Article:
At that time, McConnell’s Republicans held 52 seats in the Senate. To constitute a 51-vote Senate majority, which in turn could have begun to put some limit on Trump (by authorizing hearings or issuing subpoenas), three of them would have had to switch their votes to join the other side.

That’s a relatively tall order, especially early in any president’s term. But with Doug Jones’s victory in the Senate race in Alabama, the Republican count shrank to 51. With McCain’s death, and until a (presumably Republican) replacement is named, only 50 Republican senators are available to vote, while the Democrats and independents together number 49.

This means that just one Republican senator joining the Democrats and independents would give them 50 votes, against only 49 Republicans, until McCain’s successor is sworn in. And even after that, a total of two Republican senators would have it in their power to create a 51-vote majority and impose limits on an executive they know to be out of control.

Who might those two senators theoretically be? A list I offered early this year still applies:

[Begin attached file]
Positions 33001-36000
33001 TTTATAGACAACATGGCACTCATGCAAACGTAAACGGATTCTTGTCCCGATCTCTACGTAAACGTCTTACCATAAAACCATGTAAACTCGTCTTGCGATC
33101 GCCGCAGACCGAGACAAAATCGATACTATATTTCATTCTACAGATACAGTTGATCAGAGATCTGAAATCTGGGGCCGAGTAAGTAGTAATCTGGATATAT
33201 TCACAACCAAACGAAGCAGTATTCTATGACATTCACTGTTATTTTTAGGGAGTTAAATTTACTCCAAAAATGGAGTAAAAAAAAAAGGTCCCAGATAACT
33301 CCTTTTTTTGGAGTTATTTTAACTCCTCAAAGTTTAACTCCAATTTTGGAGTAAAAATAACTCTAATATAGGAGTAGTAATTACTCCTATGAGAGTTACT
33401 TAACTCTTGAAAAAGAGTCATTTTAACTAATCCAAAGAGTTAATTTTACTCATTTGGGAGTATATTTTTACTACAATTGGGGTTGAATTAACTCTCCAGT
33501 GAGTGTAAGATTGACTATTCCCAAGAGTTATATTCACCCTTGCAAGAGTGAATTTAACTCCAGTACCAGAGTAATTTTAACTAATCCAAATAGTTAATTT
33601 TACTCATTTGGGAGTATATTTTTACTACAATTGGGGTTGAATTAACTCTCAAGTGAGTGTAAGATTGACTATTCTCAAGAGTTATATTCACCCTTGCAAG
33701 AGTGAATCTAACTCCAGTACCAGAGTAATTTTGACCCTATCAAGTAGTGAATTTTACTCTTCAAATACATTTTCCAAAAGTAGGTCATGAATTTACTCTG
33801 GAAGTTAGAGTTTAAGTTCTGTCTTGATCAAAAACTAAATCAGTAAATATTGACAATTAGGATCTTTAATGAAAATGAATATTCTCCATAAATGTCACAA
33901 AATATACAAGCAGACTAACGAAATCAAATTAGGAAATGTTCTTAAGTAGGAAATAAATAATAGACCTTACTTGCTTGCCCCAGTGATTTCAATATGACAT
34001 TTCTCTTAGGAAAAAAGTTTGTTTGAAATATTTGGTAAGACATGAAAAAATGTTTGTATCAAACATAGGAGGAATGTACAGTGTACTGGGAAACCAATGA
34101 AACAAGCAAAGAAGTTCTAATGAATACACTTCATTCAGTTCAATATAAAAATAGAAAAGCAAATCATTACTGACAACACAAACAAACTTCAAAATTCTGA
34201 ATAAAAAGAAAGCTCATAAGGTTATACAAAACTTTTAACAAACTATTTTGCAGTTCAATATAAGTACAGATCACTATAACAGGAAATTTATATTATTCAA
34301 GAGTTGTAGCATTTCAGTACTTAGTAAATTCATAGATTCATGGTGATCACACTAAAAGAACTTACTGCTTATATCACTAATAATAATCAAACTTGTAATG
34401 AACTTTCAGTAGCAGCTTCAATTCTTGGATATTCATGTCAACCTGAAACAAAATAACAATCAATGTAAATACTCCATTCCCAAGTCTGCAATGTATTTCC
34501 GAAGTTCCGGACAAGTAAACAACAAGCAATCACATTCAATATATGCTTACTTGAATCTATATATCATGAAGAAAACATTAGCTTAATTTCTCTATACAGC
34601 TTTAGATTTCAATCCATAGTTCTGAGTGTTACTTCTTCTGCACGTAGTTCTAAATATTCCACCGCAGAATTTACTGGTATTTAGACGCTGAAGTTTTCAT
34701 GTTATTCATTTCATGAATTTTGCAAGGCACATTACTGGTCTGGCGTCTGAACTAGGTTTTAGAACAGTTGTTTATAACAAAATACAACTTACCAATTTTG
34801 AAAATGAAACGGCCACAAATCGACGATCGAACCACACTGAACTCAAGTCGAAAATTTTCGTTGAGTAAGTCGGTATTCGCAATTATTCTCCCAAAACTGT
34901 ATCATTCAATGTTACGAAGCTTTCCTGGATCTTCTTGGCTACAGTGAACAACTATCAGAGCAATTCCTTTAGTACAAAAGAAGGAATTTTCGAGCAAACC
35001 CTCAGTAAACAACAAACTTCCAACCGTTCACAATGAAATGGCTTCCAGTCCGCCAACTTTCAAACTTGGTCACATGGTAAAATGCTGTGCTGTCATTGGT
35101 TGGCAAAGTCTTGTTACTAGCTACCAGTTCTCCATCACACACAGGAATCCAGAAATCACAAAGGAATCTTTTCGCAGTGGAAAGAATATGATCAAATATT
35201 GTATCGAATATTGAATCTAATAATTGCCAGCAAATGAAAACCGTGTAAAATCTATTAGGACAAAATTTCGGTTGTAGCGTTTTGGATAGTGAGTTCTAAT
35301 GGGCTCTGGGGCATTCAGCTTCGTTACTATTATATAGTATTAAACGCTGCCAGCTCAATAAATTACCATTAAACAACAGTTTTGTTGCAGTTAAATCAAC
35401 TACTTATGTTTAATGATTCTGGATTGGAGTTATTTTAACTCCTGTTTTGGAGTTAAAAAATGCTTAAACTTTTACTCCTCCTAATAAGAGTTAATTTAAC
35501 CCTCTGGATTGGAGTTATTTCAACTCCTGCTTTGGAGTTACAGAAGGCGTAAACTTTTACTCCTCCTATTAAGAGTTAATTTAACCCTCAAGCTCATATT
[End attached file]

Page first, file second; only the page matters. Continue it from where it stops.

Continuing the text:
• Two like Jeff Flake and Bob Corker who are not running for re-election and have no primary-challenge consequences to fear;
  • Two like Orrin Hatch and John McCain who mainly have their places in history to think about [this was written seven months ago];
  • Two like the young Ben Sasse and the veteran Lamar Alexander who pride themselves on being “thoughtful”;
  • Two like Susan Collins and Lisa Murkowski who pride themselves on being “independent”;
  • Two like Rand Paul and Mike Lee who pride themselves on their own kind of independence;
  • Two like Rob Portman and John Barrasso who pride themselves on being decent;
  • Two like Marco Rubio and Tom Cotton with conceivable long-term higher-office hopes;